A mechanical pencil is a pen-type pencil whose production is done with a plastic or metal frame, hence the name. The graphite cartridges present in these pencils are extended further as they wear. The different types of mechanical pencils include propelling pencils that have an internal mechanism to push the lead out. In comparison, mechanical pencils that merely hold the lead in place are called clutch pencils.

19. Pop a Point:

Pop a point pencils are housed in a plastic holder in a cartridge style. When one piece is dull, it is pushed to the rear of the pencil, making the new pieces to the front, hence the name. Pop a point pencils are also called stackable, non-sharpening, or Bensia. The name Bensia pencils come from the Taiwanese stationery manufacturer Bensia Pioneer Industrial Corporation in the early 1970s.

20. Plastic:

Plastic pencils’ core is made by co-extrusion of plasticized graphite mix and a wood-composite core made of ABS plastic, aluminium stearate and wood flour invented in the late 1960s by Harold Grossman. Dr Arthur D. Little further improved plastic pencils through the early 1970s. These pencils bend without breaking and are very flexible. Plastic pencils are extruded by a machine and therefore have no grain or seam. These pencils have no distinguishable scent and can bend easily and snap cleanly.

By Size:

21. Typical:

A typical standard hexagonal #2 pencil has a slightly larger outer diameter, about 9/32-inch (7mm). It is cut to a hexagonal height of ¼-inch (6 mm). 19 cm (7.5 inches) is the size of a standard, #2, hexagonal pencil.

22. Biggest:

Ashrita Furman unveiled his giant 76 feet long, 18,000 pounds, US$20,000 pencil on September 3 2007. It was created as a gift for teacher Sri Chinmoy after three weeks of creation in August 2007. This pencil is longer than the pencil outside the Malaysia HQ of stationers Faber-Castell, which is 65 foot.

See More: Pencil Craft Designs

Interesting Facts About Pencils:

Here are some facts about pencils that you might find interesting.

  • Pencils are tools used for daily scribbling, creating amazing drawings and aiding architectural design.
  • On average, a pencil can write approximately 45,000 words, draw a line 35 miles long, and be sharpened 17 times.
  • A tree can make about 300,000 pencils on average.
  • Thomas Edison got his pencils made significantly thicker than an average pencil.
  • Large and pure quantities of Graphite were discovered in the early-mid-1500s near Cumbria, which helped mark sheep and pencils.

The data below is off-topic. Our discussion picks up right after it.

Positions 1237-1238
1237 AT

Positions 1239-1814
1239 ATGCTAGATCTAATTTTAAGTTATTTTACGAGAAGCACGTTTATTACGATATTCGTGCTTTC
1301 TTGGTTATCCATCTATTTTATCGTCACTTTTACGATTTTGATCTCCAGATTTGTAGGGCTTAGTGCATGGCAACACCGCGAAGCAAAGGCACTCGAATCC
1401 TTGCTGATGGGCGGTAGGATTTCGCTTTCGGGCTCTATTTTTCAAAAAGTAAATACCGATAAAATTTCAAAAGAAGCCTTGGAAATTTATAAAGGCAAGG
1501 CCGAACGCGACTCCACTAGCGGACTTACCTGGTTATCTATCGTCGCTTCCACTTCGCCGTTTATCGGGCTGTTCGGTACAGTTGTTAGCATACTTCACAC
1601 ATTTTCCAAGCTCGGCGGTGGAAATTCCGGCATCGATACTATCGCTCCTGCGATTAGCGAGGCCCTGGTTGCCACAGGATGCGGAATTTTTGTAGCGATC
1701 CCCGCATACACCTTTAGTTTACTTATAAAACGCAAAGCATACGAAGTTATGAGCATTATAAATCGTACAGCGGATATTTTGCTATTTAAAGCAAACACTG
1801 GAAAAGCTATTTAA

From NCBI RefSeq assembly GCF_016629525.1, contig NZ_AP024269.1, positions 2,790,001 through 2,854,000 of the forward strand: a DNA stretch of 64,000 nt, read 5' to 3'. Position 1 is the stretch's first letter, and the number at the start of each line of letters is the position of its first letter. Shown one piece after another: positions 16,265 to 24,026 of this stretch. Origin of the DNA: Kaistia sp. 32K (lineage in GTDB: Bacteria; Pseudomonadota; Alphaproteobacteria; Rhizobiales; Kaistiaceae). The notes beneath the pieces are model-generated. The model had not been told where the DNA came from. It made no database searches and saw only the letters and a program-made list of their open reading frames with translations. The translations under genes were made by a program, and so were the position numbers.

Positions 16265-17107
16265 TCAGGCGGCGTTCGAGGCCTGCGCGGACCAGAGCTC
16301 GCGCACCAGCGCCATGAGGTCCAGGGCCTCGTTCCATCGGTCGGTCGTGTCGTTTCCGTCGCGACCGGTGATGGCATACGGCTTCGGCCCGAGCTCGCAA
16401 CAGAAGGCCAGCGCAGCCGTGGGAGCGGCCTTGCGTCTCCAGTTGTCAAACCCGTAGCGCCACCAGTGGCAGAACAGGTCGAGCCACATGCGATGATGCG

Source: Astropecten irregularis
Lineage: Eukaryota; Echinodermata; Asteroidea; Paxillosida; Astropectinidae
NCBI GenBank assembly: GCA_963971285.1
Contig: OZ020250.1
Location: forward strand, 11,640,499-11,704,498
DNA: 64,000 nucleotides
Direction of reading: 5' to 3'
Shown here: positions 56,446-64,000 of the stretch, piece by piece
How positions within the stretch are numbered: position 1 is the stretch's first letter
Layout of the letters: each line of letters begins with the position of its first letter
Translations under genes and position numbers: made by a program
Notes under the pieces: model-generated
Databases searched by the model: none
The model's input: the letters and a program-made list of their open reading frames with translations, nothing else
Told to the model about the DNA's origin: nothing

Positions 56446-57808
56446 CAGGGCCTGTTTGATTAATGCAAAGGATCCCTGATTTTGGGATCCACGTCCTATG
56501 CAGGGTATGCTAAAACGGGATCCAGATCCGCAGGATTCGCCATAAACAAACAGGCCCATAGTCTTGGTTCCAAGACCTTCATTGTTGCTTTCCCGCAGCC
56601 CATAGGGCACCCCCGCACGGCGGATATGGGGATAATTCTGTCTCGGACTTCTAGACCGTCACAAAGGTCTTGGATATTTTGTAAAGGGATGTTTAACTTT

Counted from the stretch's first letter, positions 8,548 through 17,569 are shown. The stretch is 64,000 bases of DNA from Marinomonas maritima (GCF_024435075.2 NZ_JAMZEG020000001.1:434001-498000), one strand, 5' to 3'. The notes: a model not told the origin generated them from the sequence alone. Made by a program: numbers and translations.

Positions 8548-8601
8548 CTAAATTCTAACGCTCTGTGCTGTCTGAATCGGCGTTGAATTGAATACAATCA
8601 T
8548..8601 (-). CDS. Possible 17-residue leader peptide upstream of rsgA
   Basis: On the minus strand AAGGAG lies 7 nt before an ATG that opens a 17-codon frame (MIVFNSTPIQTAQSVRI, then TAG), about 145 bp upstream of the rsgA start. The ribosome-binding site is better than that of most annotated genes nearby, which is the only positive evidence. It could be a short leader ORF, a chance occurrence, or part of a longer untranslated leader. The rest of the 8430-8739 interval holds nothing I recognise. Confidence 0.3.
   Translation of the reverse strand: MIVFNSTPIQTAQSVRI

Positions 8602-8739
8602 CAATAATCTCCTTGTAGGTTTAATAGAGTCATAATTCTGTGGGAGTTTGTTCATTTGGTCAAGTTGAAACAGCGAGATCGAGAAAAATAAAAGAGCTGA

• The pencils don’t contain any lead, although the contents of a pencil are referred to as “lead.” Instead, the mixture of Graphite and clay is present in most pencils.
  • Charcoal and carbon are some of the other materials used in pencils.
  • The mechanical pencil was patented in 1822 and was developed by British developers.
  • The factories in China produce 10 billion pencils which is more than half of all the pencils globally.

Having a dependable pencil plays an essential role in celebrating the hoys or diagramming, calculating, drawing and much more. Check out the array of pencil selections you can look into and choose the one that suits your needs. Don’t forget to let us know if you found the article helpful!


1. What are the different types of shading pencils?

Although there is no reason to discount the harder H pencils, softer B pencils are considered the best option for shading. If you are looking for delicate, light even shading, HB and H are good choices.

2. What are the different types of pencil boxes?

Several pencil boxes or pouches are available in the market that can store pencils safely. They include:

  • Zip or hook-tape closures.
  • Rolls or wraps.
  • Cases with room to hold pencils in layers.
  • Cases
  • Easel cases.
  • Pocket cases to hold other things.

3. What are the different types of pencil art?

Several types of pencil art are distinguished for several prominent reasons. The significant kinds of pencil art are:

  • Hatching and cross-hatching.
  • Scribbling.
  • Stippling.
  • Circling.
  • Smooth shading and blending.
  • Rendering.
  • Creating highlights.

Disclaimer: The content of this article is based on research and not a replacement for a professional opinion. The website is not responsible for the accuracy and authenticity of the information.


About Yashasvi

Yashasvi developed a deep passion for writing ever since she was completed her Master’s in Mass Communication and Journalism from Andhra University, Visakhapatnam and has chosen a career that is driven by creativity. A Parenting expert who believes in communicating effectively with a personal touch, she writes about pregnancy, baby care, lifestyle, and just about anything else.